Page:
State Takes Action to Prevent Homelessness; Improve Access to Services and Supports and Remove Barriers
On April 24, 2019, New Jersey Department of Human Services (DHS) Commissioner Carole Johnson announced that DHS is acting to assist individuals and families who are either homeless or at-risk of becoming homeless. DHS is making it easier for New Jerseyans at risk of homelessness to receive critical services and assistance.
The changes made last month include updating guidance and proposing rule changes to make timely access to Emergency Assistance services easier. This quicker access will assist eligible individuals struggling to make rent, pay utilities or secure emergency shelter; make it easier for families experiencing homelessness to get child care; and ease barriers to enrollment for these critical programs.
“Too many individuals and families across New Jersey struggle to get on the strongest possible financial footing,” said Human Services Commissioner Carole Johnson.
“As we implement important changes like increasing the minimum wage to help our families improve their economic outlook, we also need to ensure that our safety net is strong to protect those who continue to struggle. The steps we are taking today will strengthen our ability to prevent and respond to the threat of homelessness. Most importantly, these changes will bring critical help to individuals and families at their time of greatest need.”
Policy changes to Emergency Assistance services include:
Ensuring Services for those in “Immediate Need”: DHS is issuing clarifying guidance to counties, which administer Emergency Assistance services. This clarifying guidance makes clear that under the State’s “immediate need” policy, individuals and families who are likely eligible for financial and/or housing assistance but who have not yet been determined eligible, are able to receive services immediately if they lack shelter or are at imminent risk of losing shelter.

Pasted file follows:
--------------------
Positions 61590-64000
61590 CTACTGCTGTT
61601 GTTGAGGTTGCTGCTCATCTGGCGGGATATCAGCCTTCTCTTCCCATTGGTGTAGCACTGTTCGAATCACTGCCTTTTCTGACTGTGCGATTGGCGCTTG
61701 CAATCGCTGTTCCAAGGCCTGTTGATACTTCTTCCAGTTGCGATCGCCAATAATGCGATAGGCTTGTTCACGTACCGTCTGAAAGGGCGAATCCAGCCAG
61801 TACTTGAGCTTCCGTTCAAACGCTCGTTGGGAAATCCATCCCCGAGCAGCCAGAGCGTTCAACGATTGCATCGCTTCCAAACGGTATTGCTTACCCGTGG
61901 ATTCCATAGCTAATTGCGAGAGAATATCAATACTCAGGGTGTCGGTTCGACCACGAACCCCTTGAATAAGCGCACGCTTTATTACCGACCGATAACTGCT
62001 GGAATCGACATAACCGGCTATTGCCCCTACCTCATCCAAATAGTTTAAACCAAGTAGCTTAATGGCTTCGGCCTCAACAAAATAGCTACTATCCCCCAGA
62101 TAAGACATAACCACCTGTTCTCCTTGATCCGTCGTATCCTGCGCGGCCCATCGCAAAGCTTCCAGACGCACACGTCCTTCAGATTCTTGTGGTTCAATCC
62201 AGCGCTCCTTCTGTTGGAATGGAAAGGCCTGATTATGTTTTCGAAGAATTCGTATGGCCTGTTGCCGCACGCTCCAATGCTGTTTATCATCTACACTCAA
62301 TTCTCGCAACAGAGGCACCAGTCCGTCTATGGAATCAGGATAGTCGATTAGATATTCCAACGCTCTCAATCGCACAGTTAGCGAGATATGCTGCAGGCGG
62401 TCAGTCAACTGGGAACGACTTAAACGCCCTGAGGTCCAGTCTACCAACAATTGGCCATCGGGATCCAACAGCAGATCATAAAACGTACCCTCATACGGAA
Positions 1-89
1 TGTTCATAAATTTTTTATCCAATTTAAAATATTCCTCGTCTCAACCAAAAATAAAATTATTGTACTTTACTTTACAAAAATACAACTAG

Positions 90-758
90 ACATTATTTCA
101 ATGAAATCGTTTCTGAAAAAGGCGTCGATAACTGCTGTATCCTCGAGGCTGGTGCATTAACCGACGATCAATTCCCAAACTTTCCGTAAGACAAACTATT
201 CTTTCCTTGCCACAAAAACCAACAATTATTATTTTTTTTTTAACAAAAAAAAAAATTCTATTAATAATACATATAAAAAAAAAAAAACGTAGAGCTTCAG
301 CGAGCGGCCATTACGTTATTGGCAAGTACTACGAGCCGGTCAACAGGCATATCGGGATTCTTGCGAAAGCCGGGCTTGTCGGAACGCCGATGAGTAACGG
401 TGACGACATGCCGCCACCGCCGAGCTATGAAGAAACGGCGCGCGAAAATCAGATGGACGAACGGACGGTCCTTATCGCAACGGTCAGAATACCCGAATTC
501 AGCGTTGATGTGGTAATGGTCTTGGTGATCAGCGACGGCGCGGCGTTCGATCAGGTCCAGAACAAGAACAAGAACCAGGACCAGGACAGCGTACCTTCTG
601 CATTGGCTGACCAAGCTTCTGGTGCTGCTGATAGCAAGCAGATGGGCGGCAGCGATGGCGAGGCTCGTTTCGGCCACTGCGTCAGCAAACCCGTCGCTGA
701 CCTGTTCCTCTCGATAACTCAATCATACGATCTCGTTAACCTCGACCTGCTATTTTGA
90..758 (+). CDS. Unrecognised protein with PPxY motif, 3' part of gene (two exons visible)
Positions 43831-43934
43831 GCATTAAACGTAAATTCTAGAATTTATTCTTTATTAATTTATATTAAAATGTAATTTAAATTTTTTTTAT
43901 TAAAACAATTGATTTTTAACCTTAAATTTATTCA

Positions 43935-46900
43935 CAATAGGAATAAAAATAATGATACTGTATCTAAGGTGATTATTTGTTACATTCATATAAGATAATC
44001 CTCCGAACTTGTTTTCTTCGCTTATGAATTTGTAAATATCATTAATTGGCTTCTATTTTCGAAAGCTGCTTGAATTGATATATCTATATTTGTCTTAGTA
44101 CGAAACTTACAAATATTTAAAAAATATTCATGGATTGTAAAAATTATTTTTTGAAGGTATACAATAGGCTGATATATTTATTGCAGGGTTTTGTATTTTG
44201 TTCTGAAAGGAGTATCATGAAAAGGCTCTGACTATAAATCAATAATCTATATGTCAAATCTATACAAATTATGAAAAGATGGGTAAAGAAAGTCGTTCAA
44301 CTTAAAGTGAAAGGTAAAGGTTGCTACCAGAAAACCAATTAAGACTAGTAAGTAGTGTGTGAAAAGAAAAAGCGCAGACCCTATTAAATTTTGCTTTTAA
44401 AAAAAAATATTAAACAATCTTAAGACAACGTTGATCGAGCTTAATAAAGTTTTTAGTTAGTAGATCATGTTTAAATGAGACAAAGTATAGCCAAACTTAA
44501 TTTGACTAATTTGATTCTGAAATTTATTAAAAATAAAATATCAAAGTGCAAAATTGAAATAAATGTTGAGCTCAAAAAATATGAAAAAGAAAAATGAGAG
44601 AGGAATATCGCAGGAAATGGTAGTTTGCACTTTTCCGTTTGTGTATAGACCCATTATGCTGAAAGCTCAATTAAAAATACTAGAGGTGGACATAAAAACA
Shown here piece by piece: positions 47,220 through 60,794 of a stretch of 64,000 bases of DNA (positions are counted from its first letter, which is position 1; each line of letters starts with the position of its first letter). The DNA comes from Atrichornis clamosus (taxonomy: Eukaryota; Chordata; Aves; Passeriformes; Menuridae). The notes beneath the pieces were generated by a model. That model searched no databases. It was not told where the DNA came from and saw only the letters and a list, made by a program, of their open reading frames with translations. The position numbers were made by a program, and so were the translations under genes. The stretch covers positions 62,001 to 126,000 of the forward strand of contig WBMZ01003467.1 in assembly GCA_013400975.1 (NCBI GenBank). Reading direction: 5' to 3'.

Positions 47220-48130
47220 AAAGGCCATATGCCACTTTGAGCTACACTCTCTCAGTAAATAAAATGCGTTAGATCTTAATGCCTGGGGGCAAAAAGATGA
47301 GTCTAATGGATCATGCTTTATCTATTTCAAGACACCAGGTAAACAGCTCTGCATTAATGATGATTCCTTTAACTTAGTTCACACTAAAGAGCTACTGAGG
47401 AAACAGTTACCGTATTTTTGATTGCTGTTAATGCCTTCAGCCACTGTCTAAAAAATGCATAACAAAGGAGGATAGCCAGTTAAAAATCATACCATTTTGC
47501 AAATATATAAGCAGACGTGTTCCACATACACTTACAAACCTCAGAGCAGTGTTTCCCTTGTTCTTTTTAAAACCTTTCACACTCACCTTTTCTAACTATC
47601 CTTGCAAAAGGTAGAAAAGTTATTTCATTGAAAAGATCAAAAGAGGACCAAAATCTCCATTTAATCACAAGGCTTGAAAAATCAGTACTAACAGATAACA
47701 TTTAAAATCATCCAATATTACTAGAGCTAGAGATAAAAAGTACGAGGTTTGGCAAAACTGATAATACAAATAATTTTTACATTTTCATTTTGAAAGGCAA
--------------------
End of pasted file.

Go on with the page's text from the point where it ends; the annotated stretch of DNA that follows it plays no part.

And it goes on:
This clarification is intended to ensure that individuals in need of immediate shelter or of assistance to prevent losing their home or apartment, get help quickly while their application is reviewed. The policy provides for up to 30 days of temporary services for individuals and families in immediate need of shelter, food, or clothing.
Repealing the “Causing Your Own Homelessness” Standard: DHS will issue rulemaking to repeal regulations that allow individuals to be denied Emergency Assistance when they are deemed to have “caused their own homelessness.” The lack of clarity around this regulatory standard has resulted in varied interpretations and inconsistency in implementation. Instead, the revised rule will seek to more clearly define eligibility as well as good cause exceptions for individuals otherwise ineligible for Emergency Assistance.
Better Supporting Young Adults At-Risk of Homelessness: DHS intends to revise an existing rule to eliminate the requirement that some individuals seeking assistance, such as Emergency Assistance to prevent homelessness, provide their parents’ tax returns. The tax returns had been required to demonstrate that they are not claimed as a dependent by their parents. This can make it difficult for young adults in need of services to obtain critical help.
Policy change to the Child Care Subsidy Program are:
Helping Families who are Homeless Access Child Care Services: DHS is establishing a new policy in its child care subsidy program, which assists families with lower incomes afford child care services. This new policy will provide families experiencing homelessness up to six months of child care subsidy services while they compile the standard documentation needed to establish eligibility.
Documentation is generally needed before services are initiated, but the DHS believes this change will better serve the needs of families who are particularly vulnerable.
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